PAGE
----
While noting emerging indicators that credit availability declined and lending standards tightened in early 2020, the Treasury Department yesterday said it is difficult to find a link between these trends and the current expected credit loss framework due to the coronavirus pandemic.
The federal banking agencies today finalized several rules originally issued as interim final rules during the spring weeks of the emergency coronavirus response.
FDIC-insured banks and savings institutions earned $18.8 billion in the second quarter of 2020, a 70% decline from a year prior, the FDIC reported today.
As the deadline for an ABA-advocated, congressionally mandated Treasury Department study of the current expected credit loss standard looms, ABA recently wrote to Treasury to provide its view on which aspects of CECL the study must address.
As reported by Politico this week, Senate Banking Committee Chairman Mike Crapo (R-Idaho) wrote to the heads of the financial regulatory agencies urging them to extend certain CARES Act relief provisions.
The Federal Reserve has announced temporary revisions to its Form FR Y-14A/Q/M, the Capital Assessments and Stress Testing Reports.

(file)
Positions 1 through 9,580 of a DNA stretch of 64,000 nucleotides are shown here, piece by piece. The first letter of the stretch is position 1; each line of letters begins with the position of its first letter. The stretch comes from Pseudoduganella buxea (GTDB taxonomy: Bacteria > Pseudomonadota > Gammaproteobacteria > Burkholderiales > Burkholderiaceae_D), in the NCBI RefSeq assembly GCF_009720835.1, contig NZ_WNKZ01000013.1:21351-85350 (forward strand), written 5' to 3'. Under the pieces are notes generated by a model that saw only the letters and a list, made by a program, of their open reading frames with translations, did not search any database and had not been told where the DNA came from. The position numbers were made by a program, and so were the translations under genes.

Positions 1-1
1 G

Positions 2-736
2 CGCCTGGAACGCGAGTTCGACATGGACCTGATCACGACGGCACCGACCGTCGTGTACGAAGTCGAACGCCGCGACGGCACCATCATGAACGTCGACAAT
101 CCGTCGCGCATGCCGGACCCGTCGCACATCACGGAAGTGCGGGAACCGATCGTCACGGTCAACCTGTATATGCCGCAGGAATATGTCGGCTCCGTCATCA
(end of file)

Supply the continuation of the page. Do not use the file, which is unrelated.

A bipartisan group of senators yesterday urged Treasury Secretary Steven Mnuchin to direct the Financial Stability Oversight Council to conduct a study on the current expected credit loss accounting standard’s effect on lending and the economy.
Three years after it was issued—and amid numerous congressional hearings, a mandate for the Treasury Department to study its economic impacts, and recent regulator calls for reconsideration—the CECL accounting standard became effective for most large banks on January 1, 2020.
Whether institutions are using CECL or incurred loss methodology, estimating credit losses in today’s pandemic-stressed economic environment is challenging to say the least.
In a comment letter to the financial regulatory agencies today, ABA warned of potential unintended consequences that could arise as a result of a recent interim final rule delaying the three-year phase-in of the regulatory capital effects of the CECL standard for two years.